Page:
The path towards a pluralist civil society


From UPSC perspective, the following things are important :

Prelims level : Pathalgadi movement of tribals in Jharkhand

Mains level : an inclusive and plural civil society that recognizes the equal standing of all communities

Op-ed: India – A vibrant democracy and a pluralistic society | SunOnline  International

Central Idea:

The article explores the importance of the phrase “We the People” in the Indian Constitution’s Preamble, emphasizing the need to understand popular sovereignty as a dynamic force rather than a static concept. It delves into the role of different spheres within civil society, highlighting the contrast between the elite public sphere and the non-elite counter-sphere. The article draws on the perspectives of constitutional scholar Sarbani Sen, B.R. Ambedkar, and Mahatma Gandhi to underscore the significance of inclusive dialogue, empathy, and a pluralist civil society for the true realization of constitutional principles.

Key Highlights:

  • Controversy over the omission of ‘Socialist’ and ‘Secular’ in copies of the Indian Constitution during Parliament’s inaugural session.
  • Emphasis on the revolutionary potential of the Constitution rooted in the spirit of “We the People.”
  • The distinction between the elite public sphere and the non-elite counter-sphere in civil society.
  • Recognition of the powerful democratic assertions from movements and groups outside the traditional elite sphere.
  • B.R. Ambedkar’s framing of the Preamble and his emphasis on morality as a governing principle.
  • Gandhi’s concept of ‘Swaraj’ as a creative process of self-realization and the importance of dialogue and empathy.

Key Challenges:

  • Inertia of the elite public sphere in addressing challenges to constitutional governance.
  • The tendency to marginalize non-elite counter-sphere movements as “sectional” or emotional.
  • Potential loss of liberatory potential if the counter-sphere is not given equal standing in civil society.
  • The need to move beyond chauvinistic pride and engage in honest, introspective dialogue.

Key Terms:

  • Popular Sovereignty
  • Elite Public Sphere
  • Non-elite Counter-sphere
  • Swaraj
  • Satyagraha
  • Deliberative Democracy

Key Phrases:

  • “We the People”
  • “Counterbalancing the state”
  • “Radically democratic forms of popular assertions”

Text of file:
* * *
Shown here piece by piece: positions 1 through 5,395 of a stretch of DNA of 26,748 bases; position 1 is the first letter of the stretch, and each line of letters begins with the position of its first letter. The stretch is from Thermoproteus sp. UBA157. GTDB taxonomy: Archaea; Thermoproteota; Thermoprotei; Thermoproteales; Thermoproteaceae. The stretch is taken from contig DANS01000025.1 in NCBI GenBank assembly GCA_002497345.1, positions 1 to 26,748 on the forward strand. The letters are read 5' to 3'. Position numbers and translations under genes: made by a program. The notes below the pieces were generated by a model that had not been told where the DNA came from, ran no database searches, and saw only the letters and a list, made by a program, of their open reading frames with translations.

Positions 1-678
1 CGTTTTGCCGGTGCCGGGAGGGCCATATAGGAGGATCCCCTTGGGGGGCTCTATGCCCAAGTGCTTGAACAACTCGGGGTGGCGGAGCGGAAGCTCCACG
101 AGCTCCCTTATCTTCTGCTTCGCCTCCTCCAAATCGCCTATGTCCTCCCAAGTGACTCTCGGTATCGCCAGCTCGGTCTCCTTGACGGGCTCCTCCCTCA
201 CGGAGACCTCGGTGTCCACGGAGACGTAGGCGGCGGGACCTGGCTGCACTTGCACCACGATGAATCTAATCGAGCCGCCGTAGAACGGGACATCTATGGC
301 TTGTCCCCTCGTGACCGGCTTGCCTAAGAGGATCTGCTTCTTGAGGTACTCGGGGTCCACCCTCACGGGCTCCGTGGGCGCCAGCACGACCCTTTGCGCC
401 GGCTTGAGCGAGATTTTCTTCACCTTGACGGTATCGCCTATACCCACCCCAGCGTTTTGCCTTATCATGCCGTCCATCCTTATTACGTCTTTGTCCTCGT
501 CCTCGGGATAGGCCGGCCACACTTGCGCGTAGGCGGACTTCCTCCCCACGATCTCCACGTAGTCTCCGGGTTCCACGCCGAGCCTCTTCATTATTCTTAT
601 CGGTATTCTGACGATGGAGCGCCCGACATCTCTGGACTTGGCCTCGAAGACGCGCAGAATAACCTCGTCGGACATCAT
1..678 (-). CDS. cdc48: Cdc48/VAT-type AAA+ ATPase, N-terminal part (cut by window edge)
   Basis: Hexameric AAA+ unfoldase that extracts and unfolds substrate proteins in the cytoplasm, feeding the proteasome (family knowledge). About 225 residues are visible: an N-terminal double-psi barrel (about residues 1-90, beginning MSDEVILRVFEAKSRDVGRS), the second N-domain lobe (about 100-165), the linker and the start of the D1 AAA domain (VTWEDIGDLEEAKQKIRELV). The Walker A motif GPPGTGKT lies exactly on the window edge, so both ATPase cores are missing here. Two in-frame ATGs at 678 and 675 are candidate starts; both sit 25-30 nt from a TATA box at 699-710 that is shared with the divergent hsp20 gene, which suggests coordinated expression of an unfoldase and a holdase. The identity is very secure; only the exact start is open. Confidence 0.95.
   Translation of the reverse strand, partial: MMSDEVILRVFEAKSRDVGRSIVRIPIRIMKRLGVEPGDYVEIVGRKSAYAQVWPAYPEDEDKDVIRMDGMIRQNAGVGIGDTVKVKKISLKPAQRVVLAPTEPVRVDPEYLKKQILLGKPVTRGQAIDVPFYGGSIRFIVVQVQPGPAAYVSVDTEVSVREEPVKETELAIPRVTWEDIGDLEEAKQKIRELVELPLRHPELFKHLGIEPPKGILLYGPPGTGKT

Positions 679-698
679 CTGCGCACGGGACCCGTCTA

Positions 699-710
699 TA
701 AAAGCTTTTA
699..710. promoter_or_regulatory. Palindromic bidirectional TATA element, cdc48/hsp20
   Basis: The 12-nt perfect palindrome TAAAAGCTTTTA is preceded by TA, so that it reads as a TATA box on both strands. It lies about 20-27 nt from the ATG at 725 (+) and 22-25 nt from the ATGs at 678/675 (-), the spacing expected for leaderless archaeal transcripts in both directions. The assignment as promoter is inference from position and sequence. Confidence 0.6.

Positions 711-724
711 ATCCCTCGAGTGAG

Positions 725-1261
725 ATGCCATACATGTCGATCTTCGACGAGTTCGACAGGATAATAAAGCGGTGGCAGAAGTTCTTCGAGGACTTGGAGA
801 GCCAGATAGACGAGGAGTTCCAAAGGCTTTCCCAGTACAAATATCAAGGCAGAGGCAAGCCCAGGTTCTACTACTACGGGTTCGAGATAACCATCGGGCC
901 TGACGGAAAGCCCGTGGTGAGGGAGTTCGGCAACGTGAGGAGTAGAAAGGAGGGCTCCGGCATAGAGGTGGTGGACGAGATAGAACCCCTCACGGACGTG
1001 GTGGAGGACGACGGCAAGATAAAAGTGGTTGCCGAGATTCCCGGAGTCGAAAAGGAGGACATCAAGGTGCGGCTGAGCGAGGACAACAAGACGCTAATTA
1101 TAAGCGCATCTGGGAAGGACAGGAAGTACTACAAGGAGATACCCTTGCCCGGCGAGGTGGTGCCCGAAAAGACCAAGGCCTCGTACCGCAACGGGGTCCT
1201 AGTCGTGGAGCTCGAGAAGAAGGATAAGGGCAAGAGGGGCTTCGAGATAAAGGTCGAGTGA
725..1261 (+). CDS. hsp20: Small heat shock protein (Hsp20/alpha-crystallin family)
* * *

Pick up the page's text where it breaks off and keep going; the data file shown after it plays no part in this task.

• “Sovereignty of the political community”
  • “Liberty, equality, and fraternity”
  • “Empathetic engagement with the concerns of others”
  • “Inclusive dialogue”
  • “Plural civil society”

Key Quotes:

  • “Without equality, liberty would produce the supremacy of the few over the many.” – B.R. Ambedkar
  • “Swaraj… a creative process of self-realization through which one might reach out towards a more secure and substantive plane of freedom and equality.” – Ajay Skaria
  • “Every self is deeply fissured, and sovereignty is ubiquitous, always exercised everyday by the self.” – Ajay Skaria

Key Statements:

  • The Constitution’s revolutionary potential lies in the spirit of popular sovereignty.
  • Inclusivity and equal standing of all communities are crucial for a plural civil society.
  • The liberal public sphere has been inert in the face of challenges to constitutional governance.

Key Examples and References:

  • Una agitation by Dalits
  • Pathalgadi movement of tribals in Jharkhand
  • Farmers’ movements in Punjab and Haryana
  • Nationwide protests by Muslims against the Citizenship (Amendment) Act

Key Facts and Data:

  • Controversy during the inaugural session of the new Parliament over the omission of ‘Socialist’ and ‘Secular’ in the Constitution copies.
  • Reference to the book “The Constitution of India: Popular Sovereignty and Democratic Transformations” by Sarbani Sen.

Critical Analysis:

  • The article critiques the inertia of the elite public sphere in addressing constitutional challenges.
  • It highlights the potential danger of marginalizing non-elite counter-sphere movements as emotional or sectional.
  • Emphasis on the need for honest and introspective dialogue for a pluralist civil society.

Way Forward:

  • Advocate for an inclusive and plural civil society that recognizes the equal standing of all communities.
  • Promote empathetic engagement and dialogue to foster mutual understanding.
  • Encourage active participation in civil society, especially from non-elite counter-sphere movements.
  • Stress the importance of moral principles in governance and societal interactions.

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